Denial is a powerful concept. And our brains are extremely good at using it.  In one sense, it’s necessary for us to deny certain events, traumas, and even facts; denial protects us from “overload” and prevents us from becoming paralyzed by emotional stimuli.  Just as we can’t learn everything at once, so also we can’t emotionally and spiritually accept and understand everything at once.  In this sense, denial allows us time to come to terms with a rotten test score, lost job, divorce, death of a loved one, or other traumatic event.  However, when we become “stuck” in denial, it arrests our emotional growth and creates shame, drama and co-dependency within ourselves and in our relationships with others.  The most important thing is to recognize and become conscious of our own denial.



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Shame, Addiction, Faulty Core Beliefs & Denial

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Denial Strategies

Helpless / Hopeless
Takes no responsibility, says things like “it’s not my fault,” and blames everyone else. Helpless / hopeless is the “I can’t,” or “all is lost” attitude. In reality, this denial strategy is simply “I won’t.”

Creating an illusion (telling myself a particular storyline), to lessen or make less significant the reality of the outcome or situation.

Giving myself permission to contrast or shift attention from myself to something else or someone else, giving license or concession to what I want to believe, or do, or feel, etc., in order to condone my behavior.

Attempting to control, deceive, falsify, dominate or exploit others by creating a perception that is uniquely what I want.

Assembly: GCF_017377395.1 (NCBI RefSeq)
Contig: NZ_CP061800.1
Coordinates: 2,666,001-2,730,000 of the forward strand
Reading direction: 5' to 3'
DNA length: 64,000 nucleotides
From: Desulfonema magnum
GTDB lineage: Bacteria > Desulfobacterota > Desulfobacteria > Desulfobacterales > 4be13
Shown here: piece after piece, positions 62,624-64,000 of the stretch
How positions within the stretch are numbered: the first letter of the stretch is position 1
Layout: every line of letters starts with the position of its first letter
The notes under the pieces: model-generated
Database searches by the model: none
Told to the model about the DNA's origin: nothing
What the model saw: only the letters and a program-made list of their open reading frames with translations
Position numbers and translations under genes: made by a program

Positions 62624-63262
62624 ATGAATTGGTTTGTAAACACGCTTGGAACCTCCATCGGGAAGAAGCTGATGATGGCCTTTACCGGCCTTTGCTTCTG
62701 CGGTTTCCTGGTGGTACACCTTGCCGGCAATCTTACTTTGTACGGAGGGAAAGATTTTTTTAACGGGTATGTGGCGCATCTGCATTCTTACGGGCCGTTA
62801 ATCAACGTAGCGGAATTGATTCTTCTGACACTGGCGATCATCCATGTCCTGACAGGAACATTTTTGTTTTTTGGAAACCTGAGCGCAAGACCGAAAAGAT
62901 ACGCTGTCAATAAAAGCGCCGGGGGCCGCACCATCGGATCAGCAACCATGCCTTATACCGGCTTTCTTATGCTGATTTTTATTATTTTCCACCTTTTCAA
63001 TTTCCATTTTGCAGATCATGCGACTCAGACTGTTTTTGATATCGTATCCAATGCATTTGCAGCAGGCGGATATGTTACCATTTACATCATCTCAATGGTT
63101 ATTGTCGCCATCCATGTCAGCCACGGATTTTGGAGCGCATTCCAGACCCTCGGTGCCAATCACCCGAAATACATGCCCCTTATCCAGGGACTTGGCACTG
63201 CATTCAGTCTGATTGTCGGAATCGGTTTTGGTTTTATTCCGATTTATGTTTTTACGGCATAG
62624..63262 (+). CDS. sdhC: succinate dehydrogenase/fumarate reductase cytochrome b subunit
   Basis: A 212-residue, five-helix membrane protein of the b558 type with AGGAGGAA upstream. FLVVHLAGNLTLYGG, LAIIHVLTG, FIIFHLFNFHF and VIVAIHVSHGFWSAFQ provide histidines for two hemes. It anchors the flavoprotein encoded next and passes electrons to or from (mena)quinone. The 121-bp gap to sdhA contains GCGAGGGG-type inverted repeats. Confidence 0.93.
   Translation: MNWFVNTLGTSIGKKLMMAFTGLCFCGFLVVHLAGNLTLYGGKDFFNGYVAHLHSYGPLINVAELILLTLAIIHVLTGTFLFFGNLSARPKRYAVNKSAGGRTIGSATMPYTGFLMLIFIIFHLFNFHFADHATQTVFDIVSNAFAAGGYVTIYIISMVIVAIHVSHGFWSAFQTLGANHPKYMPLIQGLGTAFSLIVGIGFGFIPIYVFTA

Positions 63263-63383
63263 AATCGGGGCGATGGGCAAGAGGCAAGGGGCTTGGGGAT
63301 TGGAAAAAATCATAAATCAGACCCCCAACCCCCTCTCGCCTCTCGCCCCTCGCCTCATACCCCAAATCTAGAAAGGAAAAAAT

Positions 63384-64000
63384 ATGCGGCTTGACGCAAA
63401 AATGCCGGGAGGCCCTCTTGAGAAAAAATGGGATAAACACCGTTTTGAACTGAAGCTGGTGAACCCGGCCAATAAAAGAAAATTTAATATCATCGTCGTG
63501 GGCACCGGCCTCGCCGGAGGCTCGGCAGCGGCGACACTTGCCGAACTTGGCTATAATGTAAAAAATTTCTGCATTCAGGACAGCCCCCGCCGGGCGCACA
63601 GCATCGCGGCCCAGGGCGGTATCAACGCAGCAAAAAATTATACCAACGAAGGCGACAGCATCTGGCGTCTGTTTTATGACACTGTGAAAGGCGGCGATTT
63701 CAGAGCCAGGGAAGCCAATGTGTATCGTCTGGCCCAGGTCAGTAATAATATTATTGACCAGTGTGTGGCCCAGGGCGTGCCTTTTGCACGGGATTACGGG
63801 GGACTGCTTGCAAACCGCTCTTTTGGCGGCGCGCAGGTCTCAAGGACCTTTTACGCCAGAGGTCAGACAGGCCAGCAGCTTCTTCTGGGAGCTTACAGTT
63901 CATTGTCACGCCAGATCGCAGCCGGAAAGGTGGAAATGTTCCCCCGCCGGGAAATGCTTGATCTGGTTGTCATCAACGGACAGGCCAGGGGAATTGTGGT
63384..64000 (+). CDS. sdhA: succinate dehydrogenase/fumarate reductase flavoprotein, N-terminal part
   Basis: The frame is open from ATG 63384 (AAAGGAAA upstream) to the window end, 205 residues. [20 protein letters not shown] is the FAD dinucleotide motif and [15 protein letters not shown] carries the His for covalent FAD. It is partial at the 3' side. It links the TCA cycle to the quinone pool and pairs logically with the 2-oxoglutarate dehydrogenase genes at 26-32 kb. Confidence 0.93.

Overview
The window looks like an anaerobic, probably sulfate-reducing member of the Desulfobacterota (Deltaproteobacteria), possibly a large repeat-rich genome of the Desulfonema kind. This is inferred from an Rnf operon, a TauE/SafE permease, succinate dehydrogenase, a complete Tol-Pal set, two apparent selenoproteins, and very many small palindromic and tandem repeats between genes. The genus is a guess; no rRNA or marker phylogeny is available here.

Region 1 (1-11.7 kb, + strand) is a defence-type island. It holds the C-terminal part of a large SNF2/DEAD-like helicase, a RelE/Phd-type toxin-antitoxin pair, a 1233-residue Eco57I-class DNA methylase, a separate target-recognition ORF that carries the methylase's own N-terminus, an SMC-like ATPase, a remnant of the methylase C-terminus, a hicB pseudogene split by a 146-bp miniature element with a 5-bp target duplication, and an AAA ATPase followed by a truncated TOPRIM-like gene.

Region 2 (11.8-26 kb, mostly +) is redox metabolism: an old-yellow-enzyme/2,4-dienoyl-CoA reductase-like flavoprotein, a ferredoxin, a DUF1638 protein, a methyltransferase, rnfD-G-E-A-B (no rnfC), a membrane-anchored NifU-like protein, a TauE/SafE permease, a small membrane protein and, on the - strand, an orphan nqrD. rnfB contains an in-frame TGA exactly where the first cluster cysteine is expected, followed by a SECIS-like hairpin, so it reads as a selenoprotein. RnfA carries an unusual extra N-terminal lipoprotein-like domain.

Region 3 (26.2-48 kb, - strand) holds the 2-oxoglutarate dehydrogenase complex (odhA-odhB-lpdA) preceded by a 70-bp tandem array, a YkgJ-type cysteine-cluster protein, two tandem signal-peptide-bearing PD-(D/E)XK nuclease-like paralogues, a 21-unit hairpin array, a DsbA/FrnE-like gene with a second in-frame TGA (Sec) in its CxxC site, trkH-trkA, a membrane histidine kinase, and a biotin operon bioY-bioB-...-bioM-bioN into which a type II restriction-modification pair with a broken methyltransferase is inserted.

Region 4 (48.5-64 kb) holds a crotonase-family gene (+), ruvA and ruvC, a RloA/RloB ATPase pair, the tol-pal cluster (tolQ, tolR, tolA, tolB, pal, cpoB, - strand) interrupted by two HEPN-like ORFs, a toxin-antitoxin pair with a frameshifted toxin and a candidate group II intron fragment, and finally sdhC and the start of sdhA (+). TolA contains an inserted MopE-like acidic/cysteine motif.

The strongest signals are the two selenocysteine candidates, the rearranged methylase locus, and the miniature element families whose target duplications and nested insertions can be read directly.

Uniqueness / Different
Feels entitled to do things that others aren’t allowed or supposed to do. I believe I am more special than others, that the rules don’t apply to me, and I expect exceptions to be made for me. This denial strategy includes power tactics: “I can do this because I’m different than you.”

Giving myself “evidence” in order to give myself permission to do what I want. Justifying makes it “okay.”

Consciously or unconsciously leaving out pieces of the storyline (whether a lot or a little) in order to manipulate or deceive the listener into believing a different story.

An absence of being responsible for myself, and instead giving the responsibility to others. Includes giving myself permission to make situations someone else’s fault, and telling myself stories to help me believe it.

Giving the appearance of being willing to do what is expected of me, without sincerely agreeing or committing with-in myself. I lie to those around me, saying that I am going to change, but I never do. I repeatedly recommit, but go through similar motions of lip service without behavioral change or sincere-heart commitment. This is a cycle that I engage in so that I never have to face the reality of my situation or be responsible for myself.

Presenting a reason or position to myself or others that allows me to accept unacceptable or inappropriate behavior. This includes giving permission to any type of thought, feeling, or behavior because I want a particular outcome.

Creating or placing stories I tell myself into separate partitions or compartments, so that they are partitioned off from each other. I endeavor to believe that one act, behavior, feeling, etc. doesn’t affect the others.

Creating Distractions
Attempting to ignore responses by doing anything that will distract or shift attention away from me. This includes (but is not limited to) changing the subject, joking around, using anger to scare or threaten others, using shocking language or telling shocking stories, etc.

Behaving or believing as though I am intellectually superior to others, in order to avoid feeling responsible or uncomfortable. Using my intelligence to distract myself and/ or others, and getting them lost in irrelevant questions or baseless details.

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